Volunteers, vision and the odd leyland. training, education and workshop
This morning and it was a meeting with Paul and various people to discuss the Marine Source heat pump. We had a walk and the old marine path which runs just above the high water mark on the Menai Straits (sometimes below it). Rhys from the Upland footpath team was over to advise on the repair of this path. This access is needed for the new manifold building (pumps and heat exchangers). Looks fairly straight forward and things are moving well.
After lunch and over the other side of the Menai Straits and a world away from cutting edge marine heating systems and i was in the Faenol wood land with John Whitley the ranger looking at a new energy system for his ‘hewn out of the woods’ off grid work-base. This building has come on quite a bit since i last saw it. He is such an advocate of the much maligned leyland cypress. Its light weight and durability lends itself well to cladding and shingles (as can be seen in the images) My task is to work with John to beg, borrow and steal a low-cost energy system for lighting and some spare power for re charging the power tools on the site. (PV, LED, battery and some head scratching) We also had a word about heating the building “i have a cunning’ idea but more on this in later blogs. This is one of my favourite projects currently under way. £20,000 and thousands of volunteer hours and you have a building which is growing out of the woodland. This building is to be a workshop, storage area and education room. most of the building has been harvested, milled and constructed within 200m. Sticklebarn which i blogged on last week is a stunning building and the Faenol work base is being built with the same level of care and people’s investment. According to John the leyland cypress is the new vernacular building material in the Faenol. It’s just what they had to hand and it performs to what they need. Vernacular is not old, it’s just local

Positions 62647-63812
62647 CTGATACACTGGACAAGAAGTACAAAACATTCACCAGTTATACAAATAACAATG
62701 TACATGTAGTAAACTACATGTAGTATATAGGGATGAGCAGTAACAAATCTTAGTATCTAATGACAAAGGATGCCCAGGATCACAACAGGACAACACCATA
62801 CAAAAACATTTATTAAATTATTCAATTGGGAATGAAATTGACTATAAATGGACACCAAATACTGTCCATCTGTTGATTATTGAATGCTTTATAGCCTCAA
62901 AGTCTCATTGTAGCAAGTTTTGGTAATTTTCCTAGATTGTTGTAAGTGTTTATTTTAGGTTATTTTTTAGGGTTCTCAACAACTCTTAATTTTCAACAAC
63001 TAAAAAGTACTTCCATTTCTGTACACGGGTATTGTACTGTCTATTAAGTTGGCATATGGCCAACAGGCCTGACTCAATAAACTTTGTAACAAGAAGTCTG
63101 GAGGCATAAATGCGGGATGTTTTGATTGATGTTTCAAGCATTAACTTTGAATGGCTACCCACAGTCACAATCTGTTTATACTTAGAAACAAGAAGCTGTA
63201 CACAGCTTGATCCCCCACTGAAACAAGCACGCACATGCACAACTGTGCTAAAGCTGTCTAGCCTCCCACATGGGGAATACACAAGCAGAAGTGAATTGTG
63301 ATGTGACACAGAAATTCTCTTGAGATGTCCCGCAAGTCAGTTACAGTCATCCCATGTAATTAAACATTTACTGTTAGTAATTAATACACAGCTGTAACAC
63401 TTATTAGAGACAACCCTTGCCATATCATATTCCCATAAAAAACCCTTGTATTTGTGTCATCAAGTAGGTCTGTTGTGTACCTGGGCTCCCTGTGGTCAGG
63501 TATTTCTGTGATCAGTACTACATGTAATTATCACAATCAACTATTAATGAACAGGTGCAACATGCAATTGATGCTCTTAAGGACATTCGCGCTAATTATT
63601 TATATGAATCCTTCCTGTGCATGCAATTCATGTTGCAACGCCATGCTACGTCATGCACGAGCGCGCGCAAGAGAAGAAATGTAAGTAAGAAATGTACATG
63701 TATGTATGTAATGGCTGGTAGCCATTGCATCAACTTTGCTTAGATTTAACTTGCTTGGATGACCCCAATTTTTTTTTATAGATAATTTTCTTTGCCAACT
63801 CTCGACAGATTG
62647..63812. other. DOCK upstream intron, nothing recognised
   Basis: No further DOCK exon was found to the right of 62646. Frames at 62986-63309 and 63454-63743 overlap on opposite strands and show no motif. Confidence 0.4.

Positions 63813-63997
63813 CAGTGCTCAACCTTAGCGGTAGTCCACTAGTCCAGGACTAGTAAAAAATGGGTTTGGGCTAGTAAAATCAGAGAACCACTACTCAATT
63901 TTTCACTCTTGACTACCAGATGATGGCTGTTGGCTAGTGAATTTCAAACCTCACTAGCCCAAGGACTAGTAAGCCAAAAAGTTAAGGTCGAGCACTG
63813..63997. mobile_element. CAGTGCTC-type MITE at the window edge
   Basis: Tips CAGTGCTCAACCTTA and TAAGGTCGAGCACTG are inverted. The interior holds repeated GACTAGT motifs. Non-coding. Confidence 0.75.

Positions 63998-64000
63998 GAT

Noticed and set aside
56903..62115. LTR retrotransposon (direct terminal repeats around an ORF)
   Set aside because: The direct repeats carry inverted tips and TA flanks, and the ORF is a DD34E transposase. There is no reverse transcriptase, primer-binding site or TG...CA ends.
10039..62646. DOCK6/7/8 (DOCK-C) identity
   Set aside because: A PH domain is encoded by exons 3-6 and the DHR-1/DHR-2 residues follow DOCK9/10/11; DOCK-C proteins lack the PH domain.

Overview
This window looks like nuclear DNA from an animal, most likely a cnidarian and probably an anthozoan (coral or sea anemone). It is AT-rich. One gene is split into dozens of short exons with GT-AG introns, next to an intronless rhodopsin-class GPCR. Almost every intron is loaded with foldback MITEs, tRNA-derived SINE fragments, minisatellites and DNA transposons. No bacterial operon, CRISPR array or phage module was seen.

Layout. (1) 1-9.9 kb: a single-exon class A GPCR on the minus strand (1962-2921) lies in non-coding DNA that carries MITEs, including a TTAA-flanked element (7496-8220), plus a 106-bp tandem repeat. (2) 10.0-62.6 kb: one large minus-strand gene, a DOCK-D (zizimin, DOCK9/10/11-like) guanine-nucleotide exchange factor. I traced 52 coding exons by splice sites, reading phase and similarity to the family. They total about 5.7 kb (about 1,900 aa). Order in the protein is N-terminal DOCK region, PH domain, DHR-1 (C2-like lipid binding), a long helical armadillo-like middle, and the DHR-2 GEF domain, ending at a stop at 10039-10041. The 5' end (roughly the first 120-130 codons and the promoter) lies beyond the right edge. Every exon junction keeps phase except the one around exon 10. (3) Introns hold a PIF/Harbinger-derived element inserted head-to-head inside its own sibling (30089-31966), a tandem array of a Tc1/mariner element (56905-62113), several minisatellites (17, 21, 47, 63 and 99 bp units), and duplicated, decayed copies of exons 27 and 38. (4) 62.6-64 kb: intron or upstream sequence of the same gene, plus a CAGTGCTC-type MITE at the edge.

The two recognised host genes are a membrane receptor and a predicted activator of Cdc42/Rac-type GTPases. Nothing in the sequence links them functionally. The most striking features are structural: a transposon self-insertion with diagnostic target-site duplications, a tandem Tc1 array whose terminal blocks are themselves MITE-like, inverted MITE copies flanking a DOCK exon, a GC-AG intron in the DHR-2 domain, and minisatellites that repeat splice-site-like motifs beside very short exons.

Could not get more ‘in the woods’ if you tried. Off grid, off water and off the track. The building, the roof and the cruck. The leyland roof looked superb
Posted in PV, Wales